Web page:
Is it possible to translate a funny German poem into English? Is it possible to express grief and loneliness with the same degree of subtlety in several languages? Does it help to talk to the author when translating a poem? These were some of the questions addressed by participants of a series of workshops and events on translating contemporary German poetry into English, focusing on the work of Matthias Politycki. Firmly established as one of Germany’s leading literary voices, Politycki has published a wide range of fiction and non-fiction books on issues as diverse as luxury cruise ships, marathon running, and a potential Third World War. In his heart of hearts, Politycki considers himself a poet, and it was the side of his oeuvre that undergraduate students at the University of Bristol along with Professor of German, Robert Vilain, and myself have explored for the past several weeks.

One of the most unusual facets of Politycki’s poetry is that he is able to write sonnets which both continue the august tradition of this classical form and inject a healthy dose of humour, melancholy, and critical awareness into it, thus achieving a blend of contemporary idiom, genuine beauty and prosodic precision that is quite unique in contemporary German poetry.

Translating contemporary sonnets

Robert Vilain’s translations are of a number of these sonnets. Robert Vilain has just published his translation of Rilke’s Malte with OUP and is also a distinguished scholar of the sonnet on which he has been teaching a course at the University of Bristol for several years.

Matthias Politycki Christophe Fricker Robert Vilain
From right to left: Matthias Politycki and his translators, Robert Vilain and Christophe Fricker, at Christ Church

“It was only in translating sonnets that I came to understand certain syntactical restrictions imposed by the English language on what can and cannot be said. Transitive English verbs need an object, and the object always follows the verb. Matthias’s poems often use verbs as rhyme words, and these verbs find themselves at the end of a sentence or clause, which is quite natural in German. If you want to use the verb as a rhyme in translation, you change the feel of the poem because you need to replace the neat end stop with an enjambement.” That said, Robert Vilain did not shy away from any challenge and even managed to produce an idiomatic and eloquent translation of poem with seven rhyme words using the same sound.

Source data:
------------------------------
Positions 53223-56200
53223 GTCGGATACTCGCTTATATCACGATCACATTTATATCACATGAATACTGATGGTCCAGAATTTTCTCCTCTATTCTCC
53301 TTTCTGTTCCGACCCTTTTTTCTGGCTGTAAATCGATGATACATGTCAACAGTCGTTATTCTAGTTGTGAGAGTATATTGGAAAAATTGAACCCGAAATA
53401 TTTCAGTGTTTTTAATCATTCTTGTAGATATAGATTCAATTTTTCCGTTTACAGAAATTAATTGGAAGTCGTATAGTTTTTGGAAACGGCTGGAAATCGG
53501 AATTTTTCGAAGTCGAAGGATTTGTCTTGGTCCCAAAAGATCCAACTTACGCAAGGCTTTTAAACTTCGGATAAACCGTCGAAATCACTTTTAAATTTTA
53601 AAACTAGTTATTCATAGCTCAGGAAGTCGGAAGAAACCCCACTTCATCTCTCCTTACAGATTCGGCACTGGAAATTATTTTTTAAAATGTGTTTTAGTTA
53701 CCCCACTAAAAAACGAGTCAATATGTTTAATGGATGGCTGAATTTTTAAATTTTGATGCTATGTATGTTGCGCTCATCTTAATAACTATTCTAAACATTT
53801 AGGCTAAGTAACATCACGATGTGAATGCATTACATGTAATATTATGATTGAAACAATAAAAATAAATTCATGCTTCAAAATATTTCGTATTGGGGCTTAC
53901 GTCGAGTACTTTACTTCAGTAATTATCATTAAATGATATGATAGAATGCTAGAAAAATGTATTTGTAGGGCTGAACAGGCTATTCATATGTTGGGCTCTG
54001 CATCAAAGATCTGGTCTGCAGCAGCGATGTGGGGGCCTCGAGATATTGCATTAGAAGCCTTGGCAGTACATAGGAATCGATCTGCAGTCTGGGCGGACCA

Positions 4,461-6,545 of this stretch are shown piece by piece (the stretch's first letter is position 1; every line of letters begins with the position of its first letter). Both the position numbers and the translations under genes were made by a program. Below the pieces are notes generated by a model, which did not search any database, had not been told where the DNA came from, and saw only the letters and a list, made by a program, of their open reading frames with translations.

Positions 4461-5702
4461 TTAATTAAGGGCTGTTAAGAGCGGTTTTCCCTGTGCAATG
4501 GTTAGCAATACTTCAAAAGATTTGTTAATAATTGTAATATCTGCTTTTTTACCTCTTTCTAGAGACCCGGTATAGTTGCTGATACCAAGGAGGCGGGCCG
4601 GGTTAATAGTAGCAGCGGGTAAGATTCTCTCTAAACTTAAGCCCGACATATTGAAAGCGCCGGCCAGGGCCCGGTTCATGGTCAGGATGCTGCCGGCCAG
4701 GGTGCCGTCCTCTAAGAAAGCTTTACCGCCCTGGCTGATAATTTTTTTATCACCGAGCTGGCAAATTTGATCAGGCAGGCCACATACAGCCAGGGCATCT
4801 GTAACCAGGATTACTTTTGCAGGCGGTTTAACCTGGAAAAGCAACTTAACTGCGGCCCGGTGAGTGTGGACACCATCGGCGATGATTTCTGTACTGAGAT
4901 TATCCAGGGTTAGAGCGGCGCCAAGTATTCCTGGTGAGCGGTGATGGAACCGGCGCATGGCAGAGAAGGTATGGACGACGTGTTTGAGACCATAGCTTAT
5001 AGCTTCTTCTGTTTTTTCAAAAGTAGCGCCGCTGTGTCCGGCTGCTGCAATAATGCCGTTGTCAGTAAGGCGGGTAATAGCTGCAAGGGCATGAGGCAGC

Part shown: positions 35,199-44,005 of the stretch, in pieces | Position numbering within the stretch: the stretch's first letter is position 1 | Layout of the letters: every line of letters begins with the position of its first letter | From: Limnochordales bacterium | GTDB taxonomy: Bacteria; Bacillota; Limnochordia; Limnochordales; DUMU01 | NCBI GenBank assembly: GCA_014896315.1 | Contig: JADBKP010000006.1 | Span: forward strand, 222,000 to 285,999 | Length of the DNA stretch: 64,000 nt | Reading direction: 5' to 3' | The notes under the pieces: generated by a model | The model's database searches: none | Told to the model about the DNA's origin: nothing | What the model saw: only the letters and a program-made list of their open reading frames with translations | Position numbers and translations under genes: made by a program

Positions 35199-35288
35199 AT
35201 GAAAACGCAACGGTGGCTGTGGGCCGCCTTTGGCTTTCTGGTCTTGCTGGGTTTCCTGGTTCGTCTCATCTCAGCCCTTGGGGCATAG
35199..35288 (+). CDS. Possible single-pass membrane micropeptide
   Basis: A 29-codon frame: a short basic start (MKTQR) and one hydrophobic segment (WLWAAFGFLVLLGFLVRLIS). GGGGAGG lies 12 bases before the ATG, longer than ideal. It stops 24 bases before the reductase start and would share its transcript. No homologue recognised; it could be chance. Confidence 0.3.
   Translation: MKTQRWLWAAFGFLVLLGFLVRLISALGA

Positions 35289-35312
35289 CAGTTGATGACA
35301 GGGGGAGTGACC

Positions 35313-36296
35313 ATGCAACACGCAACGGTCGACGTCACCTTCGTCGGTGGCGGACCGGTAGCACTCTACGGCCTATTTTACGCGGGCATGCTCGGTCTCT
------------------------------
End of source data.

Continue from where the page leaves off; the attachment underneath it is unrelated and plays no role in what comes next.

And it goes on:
Metrically aware poetry

Translating Contemporary German Poetry: Matthias Politycki Ägyptische Plagen

While the sonnets were taken from various different volumes, most of the poems chosen by Bristol undergraduate students for translation all came from Ägyptische Plagen, a slender collection of thirteen texts published with illustrations in 2015. Twelve of the thirteen poems are what I call “metrically aware,” and issues around rhythm took centre stage during both workshops and in the presentation of finished translations at an event in Bristol last night. James Hoctor pointed out that the anger of someone harrassed by a swarm of flies is best conveyed when he says that he wants to “squash it flat” rather than just “squash it,” echoing the strong emphasis on the final word of the original German line: “verscheuch’.” Chris Lloyd commented on finding lexical equivalents for neologisms, “zerflirren” and “zerflimmern,” with the prize going to the alliterative “flicker and fade away forever.” Ali Byam was faced with the difficult challenge of finding an equivalent for the innocuous word “gehen” in a mantra-like poem on a desert trek. Going or walking? Moving on?